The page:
What to Look for in Antique Spool Cabinets
Because of the popularity of this antique, many reproductions have been made. Even if the cabinet is original, the decals, lettering, or knobs may have been replaced or updated. For this reason, it's a good idea to spend time getting to know what antique spool cabinets should look like. Familiarize yourself with the various fonts that the manufacturers used so that you will be able to recognize that someone updated a Coats cabinet with the font that only Heminway used.
Another item that often gets replaced is the knobs. Each type of cabinet had a distinctive knob with very little exception - Victorians were fond of details. There are various reference books that give the details of the knobs, and investing in one would be wise. Sometimes doing some research on the company will give you the details you need. For example, if you are being told that a Coats and Clark spool cabinet was circa 1925, a little research would show you that it could not have been made before 1952 when J.P. Coats and Clarks Thread merged.
How to Determine Spool Cabinet Values
The value of an antique spool cabinet is determined in a variety of ways. Some things that an appraiser will evaluate are:
- Lettering should be original. If it was restored, was the original font used?
- Lettering font should match the case and manufacturer.
- Colored glass inserts, if included, should be original and etched with the company name.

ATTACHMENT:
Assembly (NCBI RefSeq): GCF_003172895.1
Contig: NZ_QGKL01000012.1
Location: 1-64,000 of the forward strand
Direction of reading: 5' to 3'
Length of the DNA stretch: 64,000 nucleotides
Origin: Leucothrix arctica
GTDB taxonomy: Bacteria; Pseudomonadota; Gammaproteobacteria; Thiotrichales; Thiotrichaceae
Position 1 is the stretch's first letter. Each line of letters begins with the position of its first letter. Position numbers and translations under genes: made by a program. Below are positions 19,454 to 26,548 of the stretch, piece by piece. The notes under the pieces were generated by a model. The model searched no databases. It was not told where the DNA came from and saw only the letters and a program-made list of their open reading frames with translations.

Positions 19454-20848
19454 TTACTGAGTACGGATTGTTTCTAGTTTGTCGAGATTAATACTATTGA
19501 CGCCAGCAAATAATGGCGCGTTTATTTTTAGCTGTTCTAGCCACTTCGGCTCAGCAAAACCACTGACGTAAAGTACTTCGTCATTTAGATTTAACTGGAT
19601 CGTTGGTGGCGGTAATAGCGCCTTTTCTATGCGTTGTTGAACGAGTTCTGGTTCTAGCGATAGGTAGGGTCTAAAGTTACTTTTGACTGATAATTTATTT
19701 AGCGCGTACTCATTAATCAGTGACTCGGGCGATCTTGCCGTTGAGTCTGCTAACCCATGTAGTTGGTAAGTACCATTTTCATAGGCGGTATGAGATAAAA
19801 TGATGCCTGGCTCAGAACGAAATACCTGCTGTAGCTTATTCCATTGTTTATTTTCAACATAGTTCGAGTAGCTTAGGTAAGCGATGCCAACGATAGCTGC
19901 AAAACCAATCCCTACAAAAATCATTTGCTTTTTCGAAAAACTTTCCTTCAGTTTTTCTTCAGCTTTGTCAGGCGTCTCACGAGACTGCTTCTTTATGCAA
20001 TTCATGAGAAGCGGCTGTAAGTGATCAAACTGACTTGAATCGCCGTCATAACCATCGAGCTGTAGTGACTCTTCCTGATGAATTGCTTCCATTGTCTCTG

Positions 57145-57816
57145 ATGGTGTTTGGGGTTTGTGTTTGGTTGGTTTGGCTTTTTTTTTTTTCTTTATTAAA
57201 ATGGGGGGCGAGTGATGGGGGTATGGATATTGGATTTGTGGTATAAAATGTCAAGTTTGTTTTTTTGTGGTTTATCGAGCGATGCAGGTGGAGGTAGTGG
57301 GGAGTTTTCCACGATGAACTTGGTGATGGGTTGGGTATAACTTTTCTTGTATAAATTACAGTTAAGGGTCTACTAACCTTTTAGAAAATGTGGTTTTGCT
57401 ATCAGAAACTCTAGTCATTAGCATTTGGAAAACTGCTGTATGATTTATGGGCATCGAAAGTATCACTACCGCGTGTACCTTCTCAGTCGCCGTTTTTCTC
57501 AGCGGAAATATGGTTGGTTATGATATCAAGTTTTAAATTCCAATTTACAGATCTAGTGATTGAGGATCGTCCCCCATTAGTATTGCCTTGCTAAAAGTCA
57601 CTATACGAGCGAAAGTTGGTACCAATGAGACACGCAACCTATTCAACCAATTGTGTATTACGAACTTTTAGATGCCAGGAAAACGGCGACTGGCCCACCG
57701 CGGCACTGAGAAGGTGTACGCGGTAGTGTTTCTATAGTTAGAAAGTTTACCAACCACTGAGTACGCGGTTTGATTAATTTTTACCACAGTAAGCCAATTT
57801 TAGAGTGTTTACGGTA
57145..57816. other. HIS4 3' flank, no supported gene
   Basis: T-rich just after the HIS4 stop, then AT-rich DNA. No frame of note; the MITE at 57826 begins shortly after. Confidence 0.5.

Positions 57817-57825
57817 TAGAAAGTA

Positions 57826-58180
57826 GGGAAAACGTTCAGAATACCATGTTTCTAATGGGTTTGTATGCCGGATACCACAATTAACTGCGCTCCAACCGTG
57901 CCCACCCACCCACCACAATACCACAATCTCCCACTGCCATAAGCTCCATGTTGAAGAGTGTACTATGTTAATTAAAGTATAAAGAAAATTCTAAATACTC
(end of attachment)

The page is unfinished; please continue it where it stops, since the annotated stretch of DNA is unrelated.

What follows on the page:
- Pressed composition drawer fronts with an intricate design are desirable to collectors.
- Advertising decals should be original and in good condition.
- Hardware, including knobs and hinges, should be original.
- The more unique the detail, the more expensive the case will be.
- Original finishes in good condition are the most valuable. Carefully restored spool cabinets are acceptable.
It's always a good idea, especially if you're new to spool cabinets, to get a certificate of authenticity or to have the seller make notes on the receipt guaranteeing the authenticity of the piece and the components. Once you know that an antique spool cabinet is authentic, you can move forward with adding one to your own collection. The priciest spool cabinets are going to be those in pristine condition; this includes having intact lettering and labeling, no missing drawers or glass, and high-quality materials. Spool cabinets of this caliber can get so expensive, in fact, that they can be worth thousands of dollars. Take this incredibly well-preserved J&P Coats spool cabinet that's listed for nearly $4,500, for example. However, you can also find smaller versions for a few hundred dollars as well, such as with this Clark's O.N.T. two-drawer that recently sold for almost $250.
Where to Find Spool Cabinets
The best way to acquire high quality antiques is to build a relationship with your local antique dealers. They can look for items that you might be interested in as they go to auctions and sales. Dealers are also usually networking with other dealers, so can spread the word for you.
If you don't have a dealer locally, or have one that is unwilling to work with you, try one of these online sites: